It is the season of "Swans don't swim away"  and I a reminded of this just a 1/4 mile into the trip.  A swan off to my right starts swimming slowly toward me, very casual as if it didn't see me (bird vision is so superior to ours that if you see a bird it is an almost sure bet that it has already seen you).  At about 30 ft distant, it begins the pulsing power kick.  It's an aggression signal, strong kicks that raise a 2 inch high bow wave in front of the bird.  Usually, they will lower the head and raise the wings over the back, something akin to the stance that a boxer takes when the bell rings.  This time, at about 8ft, it turns and parallels me until I pass.  There's no nest within a 100 yards, so this is probably just hormonal rage, so to speak.
This pair is being chased off by a third Swan
I flush a couple dozen Brandts just above the marsh (I'll spot about 60 on my tour), and spot a new Swan nest on the island.  For the last two years there has been a nest nearby and I suspect it is the same pair except that they've moved to a safer location across the channel.

As I circle the marsh I spot a few Yellow Legs each hundred yards or so.  Add a couple of passing Great Blue Herons and a few Snowy and Great Egrets. 

On the right might be a Long Billed Dowitcher.  Not sure about the other.
The grass is down and having not been here in a few months, I miss the entrance to Nell's Channel.  So, for about 20 minutes I am off course somewhere trying to weave my way back on course.  Most of the channels in this marsh dead end, but often not until you've paddled several hundred yards.

Appears to be a Western Sandpiper.  Note drooping bill
I spot a Willet and while taking a photo notice two Western Sandpipers.  As I said a couple days ago, my eyes are still tuning for shore bird spotting. 

The water has come up enough that I can see across the full expanse of the marsh.  There seem to be a lot of Osprey, more than I can remember seeing at one time.  All three of the nest boxes are in use and a fourth has been built on a stranded dock section. 
New Dock Section Nest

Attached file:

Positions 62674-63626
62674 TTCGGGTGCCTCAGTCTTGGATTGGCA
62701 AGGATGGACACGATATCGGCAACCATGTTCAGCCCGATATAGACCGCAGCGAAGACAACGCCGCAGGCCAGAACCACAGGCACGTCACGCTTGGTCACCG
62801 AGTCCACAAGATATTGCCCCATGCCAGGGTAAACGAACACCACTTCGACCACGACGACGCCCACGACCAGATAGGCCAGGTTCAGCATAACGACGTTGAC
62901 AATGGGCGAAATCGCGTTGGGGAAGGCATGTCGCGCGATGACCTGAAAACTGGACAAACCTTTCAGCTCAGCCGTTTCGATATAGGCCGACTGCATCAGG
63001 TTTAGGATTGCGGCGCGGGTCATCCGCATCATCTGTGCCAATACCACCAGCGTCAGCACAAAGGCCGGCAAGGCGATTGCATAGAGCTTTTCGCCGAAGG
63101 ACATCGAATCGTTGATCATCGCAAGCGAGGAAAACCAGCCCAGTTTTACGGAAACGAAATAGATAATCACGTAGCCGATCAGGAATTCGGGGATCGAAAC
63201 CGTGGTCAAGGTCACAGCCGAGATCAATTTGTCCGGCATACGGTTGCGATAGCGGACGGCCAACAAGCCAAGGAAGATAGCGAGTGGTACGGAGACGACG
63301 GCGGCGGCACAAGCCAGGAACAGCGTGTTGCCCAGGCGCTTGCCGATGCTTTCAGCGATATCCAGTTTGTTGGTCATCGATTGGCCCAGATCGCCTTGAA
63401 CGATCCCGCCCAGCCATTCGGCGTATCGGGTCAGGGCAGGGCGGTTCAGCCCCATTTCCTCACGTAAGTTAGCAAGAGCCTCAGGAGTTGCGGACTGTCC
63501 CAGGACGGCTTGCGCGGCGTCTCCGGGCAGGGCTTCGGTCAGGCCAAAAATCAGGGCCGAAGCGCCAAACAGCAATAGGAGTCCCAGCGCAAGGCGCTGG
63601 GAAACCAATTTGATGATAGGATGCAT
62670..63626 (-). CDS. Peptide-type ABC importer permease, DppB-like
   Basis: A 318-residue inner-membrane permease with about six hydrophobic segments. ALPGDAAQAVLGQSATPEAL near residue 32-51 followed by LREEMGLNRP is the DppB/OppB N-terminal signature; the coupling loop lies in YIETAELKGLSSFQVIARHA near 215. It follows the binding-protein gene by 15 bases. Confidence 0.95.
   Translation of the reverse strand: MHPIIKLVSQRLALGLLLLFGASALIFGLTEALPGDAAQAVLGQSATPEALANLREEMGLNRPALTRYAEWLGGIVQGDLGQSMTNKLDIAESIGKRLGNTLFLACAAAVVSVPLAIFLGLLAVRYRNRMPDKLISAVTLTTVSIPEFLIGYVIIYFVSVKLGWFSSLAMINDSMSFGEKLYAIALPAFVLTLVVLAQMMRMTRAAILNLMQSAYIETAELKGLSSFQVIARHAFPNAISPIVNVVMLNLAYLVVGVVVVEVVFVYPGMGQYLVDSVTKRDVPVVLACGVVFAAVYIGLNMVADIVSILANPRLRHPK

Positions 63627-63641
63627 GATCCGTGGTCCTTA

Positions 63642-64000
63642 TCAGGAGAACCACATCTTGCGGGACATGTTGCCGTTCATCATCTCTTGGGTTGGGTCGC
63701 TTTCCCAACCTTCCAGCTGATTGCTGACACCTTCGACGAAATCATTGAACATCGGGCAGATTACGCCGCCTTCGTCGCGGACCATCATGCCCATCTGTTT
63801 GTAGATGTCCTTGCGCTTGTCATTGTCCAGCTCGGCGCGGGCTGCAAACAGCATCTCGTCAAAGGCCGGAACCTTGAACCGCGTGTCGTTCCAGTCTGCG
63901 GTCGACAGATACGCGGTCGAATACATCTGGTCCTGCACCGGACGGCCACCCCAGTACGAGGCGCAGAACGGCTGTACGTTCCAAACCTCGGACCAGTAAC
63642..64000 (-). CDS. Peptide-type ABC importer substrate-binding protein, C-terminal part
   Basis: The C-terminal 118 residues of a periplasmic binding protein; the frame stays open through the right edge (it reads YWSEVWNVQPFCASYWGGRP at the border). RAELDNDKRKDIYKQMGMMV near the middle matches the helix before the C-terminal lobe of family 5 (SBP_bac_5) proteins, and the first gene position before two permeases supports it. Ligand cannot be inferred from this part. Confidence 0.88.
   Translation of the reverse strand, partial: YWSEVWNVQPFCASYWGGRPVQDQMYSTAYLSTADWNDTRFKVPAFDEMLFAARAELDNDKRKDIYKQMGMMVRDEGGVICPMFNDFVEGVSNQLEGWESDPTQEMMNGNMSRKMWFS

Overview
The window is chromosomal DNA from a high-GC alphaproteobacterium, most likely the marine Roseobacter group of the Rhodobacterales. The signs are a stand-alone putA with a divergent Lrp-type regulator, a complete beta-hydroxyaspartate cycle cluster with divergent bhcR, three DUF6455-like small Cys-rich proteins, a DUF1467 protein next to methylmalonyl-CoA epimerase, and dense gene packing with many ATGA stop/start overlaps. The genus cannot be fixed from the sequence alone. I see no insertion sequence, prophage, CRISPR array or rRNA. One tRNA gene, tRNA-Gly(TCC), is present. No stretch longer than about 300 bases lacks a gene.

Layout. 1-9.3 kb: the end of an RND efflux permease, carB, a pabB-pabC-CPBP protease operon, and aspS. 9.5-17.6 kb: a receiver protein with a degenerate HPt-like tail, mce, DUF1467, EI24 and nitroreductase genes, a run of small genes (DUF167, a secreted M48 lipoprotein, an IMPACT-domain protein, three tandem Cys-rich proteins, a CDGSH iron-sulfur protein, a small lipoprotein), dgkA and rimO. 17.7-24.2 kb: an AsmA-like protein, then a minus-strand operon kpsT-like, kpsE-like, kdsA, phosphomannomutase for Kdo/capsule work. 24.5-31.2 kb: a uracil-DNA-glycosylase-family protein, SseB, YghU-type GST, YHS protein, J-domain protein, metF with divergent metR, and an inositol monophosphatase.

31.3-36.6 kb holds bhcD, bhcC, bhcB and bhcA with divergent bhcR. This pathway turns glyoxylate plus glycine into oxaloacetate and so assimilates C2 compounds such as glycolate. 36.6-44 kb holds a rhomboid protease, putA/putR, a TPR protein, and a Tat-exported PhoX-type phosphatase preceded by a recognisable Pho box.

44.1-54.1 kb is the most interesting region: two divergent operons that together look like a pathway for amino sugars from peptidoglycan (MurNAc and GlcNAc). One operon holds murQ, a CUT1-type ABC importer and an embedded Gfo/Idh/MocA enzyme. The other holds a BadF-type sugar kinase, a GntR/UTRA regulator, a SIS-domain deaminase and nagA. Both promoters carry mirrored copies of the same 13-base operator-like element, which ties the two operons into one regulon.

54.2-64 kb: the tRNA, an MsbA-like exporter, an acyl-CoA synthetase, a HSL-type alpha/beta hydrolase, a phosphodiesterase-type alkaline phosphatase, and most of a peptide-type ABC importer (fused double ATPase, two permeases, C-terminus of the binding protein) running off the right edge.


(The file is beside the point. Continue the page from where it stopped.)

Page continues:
I spot two more Willets at the top of Nell's Island.

Tuesday, April 23, 2019

Snapping Turtle Day - and the First of the Willets

The marsh is alive with new songs and it is plain obvious that birds other than the Osprey are in town.  The tide is just past low and rising, so I head up the East River as my secret side routes will be closed off until more water arrives.
There are several Willets near the put-in as well as an equal number of Yellow Legs.  The Willets are arriving to set up nests, the Yellow Legs will migrate farther north within a few weeks.  As far as the Willets, it is not a full marsh population yet nor have they begun to squabble over nesting territory, so it is my guess that the first of them arrived about a week ago.  My eyes are still getting tuned to Willet spotting - on a background of silty dead grass they can be quite hard to spot unless they move.

I spot Willets every so often all the way up to the bottom of the Big Bends.  I wonder if the Big Bends might have more nests this year.

Snapping Turtle #1
Just below the Arch Bridge I spot a hawk that I can't identify.  It perches in a leaf pile up in th fork of a tree.  I will have to watch and see if this is a nest.  Two Snowy Egrets stand watch on the other side of the bridge and they let me pass without complaint. 

Between there and the Duck Hole Farms I spot two snapping turtles that have hauled themselves out of the water to soak up sun.  I give one a tap to see if it will move, but it is very lethargic and not up to operating temperature.

Snapping Turtle #2
Three Osprey are hunting up above the Gravel Flats, where I also spot two Kingfishers.  The current picks up here and grows as I near the Foote Bridge.  In fact, at Foote Bridge I find the current stronger than I've ever seen before, a combination of high water from recent rain and low tide.  Getting above the bridge took some effort and careful eddy hopping.
RedWing Blackbird
I return on a good current until I reach the Big Bends.  There the flood tide begins to work against me, and soon the wind also shifts into my face.  The Sneak is well flooded, so I cross into Bailey Creek and continue down, flushing a dozen Teal in one of the bends.

Monday, April 22, 2019

Post Industrial River

I put in at the edge of Bridgeport Harbor with the intent of heading up the Pequonnock River until it disappears under the city. I begins raining as soon as I am in the canoe and it will continue raining until the last 15 minutes of the trip.